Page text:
Humans are the ultimate throw away species.
We have been picking up discarded tools for millennia and there is even signs of recycling in the archaeological record.
Where good tool making material is scarce its not uncommon to find older tools that have been remade into new tools. Sometimes there may be hundreds of thousand, even millions of years between the time the first tool was discarded and then picked up and remade into something else.
These discarded tools can tell us a bit about those who made them.
It doesn't take a rocket scientist to figure out that there is quite a huge difference in the level of skill, dexterity and brain power required to manufacture the tool on the right in comparison to the tool on the left.
The one on the left (Oldowan) is a pebble that has been crudely bashed on one side to produce a simple sharp edge.
The one on the right (Acheulian) has been carefully planned and worked to produce a flattened instrument with a fine cutting edge all round the perimeter of the stone.
Its not surprising then that the cruder tools are found before the more intricate ones.
There must have been some fantastic advancements to enable the latter tools to be manufactured.
Up till now its simply been educated guesswork as to how this occurred and which homonin species is responsible for these, since there are a couple of overlaps.
Through lots of effort we modern humans have been able to reverse engineer how these tools were created, partially by trial and error and partly by observing and copying peoples that still manufacture stone age tools today.
But to figure out what is really going on brain imaging is being brought on. Participants are having their brain activity levels and areas monitored while they manufacture modern equivalents. This enables researchers to see exactly what areas of the brain were required to manufacture tools and what areas would have been stimulated by these repetitive processes.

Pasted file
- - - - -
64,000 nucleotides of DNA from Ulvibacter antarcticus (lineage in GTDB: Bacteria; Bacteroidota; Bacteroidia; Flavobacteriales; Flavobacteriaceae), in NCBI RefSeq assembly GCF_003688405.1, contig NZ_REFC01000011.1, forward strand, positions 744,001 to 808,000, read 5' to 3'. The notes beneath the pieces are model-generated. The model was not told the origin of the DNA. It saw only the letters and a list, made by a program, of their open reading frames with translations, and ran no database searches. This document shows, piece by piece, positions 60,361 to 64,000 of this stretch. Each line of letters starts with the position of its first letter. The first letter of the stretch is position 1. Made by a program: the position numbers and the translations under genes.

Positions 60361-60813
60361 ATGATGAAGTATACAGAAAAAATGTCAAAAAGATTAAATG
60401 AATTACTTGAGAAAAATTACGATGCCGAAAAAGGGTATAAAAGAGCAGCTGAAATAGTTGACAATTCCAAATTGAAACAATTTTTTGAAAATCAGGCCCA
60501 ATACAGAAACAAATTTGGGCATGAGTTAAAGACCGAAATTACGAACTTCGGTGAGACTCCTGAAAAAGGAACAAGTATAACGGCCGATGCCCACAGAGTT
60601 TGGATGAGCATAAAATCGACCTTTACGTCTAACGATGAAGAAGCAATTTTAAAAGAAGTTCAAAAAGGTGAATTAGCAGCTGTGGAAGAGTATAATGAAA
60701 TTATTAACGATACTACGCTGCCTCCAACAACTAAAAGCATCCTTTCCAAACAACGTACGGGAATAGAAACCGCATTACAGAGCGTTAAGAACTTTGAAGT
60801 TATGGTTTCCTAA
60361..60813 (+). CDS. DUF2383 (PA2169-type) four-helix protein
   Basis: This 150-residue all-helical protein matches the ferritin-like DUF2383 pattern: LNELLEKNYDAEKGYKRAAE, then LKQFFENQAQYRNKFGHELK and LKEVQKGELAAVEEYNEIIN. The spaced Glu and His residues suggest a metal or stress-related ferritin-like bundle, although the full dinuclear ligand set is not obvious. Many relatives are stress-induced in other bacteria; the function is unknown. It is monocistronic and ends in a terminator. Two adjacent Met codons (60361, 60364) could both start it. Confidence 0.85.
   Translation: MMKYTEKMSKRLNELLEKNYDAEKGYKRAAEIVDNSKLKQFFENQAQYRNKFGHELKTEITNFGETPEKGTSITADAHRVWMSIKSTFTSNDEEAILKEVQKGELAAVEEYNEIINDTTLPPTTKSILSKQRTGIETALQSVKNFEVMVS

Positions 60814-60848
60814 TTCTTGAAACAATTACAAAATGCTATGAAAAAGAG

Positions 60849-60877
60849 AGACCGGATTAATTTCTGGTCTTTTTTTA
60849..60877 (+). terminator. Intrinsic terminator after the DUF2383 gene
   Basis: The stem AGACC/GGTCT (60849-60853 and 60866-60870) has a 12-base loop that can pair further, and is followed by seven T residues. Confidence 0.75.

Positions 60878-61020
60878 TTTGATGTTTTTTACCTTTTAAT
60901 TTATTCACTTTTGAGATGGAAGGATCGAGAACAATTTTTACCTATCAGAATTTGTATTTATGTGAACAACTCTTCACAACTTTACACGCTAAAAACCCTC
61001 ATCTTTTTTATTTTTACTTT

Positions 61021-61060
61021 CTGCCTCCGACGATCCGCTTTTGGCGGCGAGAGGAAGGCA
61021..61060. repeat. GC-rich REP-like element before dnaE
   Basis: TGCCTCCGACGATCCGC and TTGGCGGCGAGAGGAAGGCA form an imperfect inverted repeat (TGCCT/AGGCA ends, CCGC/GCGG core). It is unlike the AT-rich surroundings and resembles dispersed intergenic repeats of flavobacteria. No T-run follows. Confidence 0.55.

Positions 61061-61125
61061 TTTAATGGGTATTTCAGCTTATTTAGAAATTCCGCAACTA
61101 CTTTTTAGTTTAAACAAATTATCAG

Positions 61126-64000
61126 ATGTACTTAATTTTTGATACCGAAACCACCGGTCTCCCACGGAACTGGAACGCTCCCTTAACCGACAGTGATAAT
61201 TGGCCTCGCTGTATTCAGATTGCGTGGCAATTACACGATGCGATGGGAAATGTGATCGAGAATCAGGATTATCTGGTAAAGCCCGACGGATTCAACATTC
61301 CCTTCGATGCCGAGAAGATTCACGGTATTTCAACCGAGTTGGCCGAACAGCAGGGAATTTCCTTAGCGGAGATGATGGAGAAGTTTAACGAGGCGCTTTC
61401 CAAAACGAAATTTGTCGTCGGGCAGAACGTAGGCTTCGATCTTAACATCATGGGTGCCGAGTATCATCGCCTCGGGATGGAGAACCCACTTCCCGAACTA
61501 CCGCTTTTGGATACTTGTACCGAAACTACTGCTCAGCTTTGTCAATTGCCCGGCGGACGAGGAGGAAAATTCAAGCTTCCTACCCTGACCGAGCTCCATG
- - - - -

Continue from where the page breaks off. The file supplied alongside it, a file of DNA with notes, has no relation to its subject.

Language was thought by previous studies to be key.
Each of the subjects who participated in this study attended multiple training sessions to learn how to make Oldowan and Acheulian tools before going in for the final test – making tools while hooked up to the fNIRS system.
We needed to control for language in the design of our experiment to test the idea that language and tool-making share a common circuit in the brain. So we divided the participants into two groups: One learned to make stone tools via video with language instructions; the other group learned via the same videos, but with the audio muted, so without language.
If language and tool-making truly share a co-evolutionary relationship, then even those participants who were placed in the nonverbal group should still use language areas of the brain while making a stone tool. This is the result we should expect if language processing and stone tool production require the same neural circuitry in the brain.
The results were insightful...
What we found was that only the participants who learned to make stone tools with language instruction used language processing areas of the brain. This probably means that they were recalling verbal instructions they’d heard during their training sessions. That explains why earlier studies that did not control for language instruction in their experiment design found that stone tool production activates language processing areas of the brain. Those language areas lit up not because of anything intrinsic to making stone tools, but because while participants worked on the tools they also were likely playing back in their minds the language-based instruction they’d received.
Our study showed that people could make stone tools without activating language-related brain circuits. That means, then, that we can’t confidently state at this point that stone tool manufacture played a major role in the evolution of language. When exactly language made its appearance is therefore still a mystery to be solved.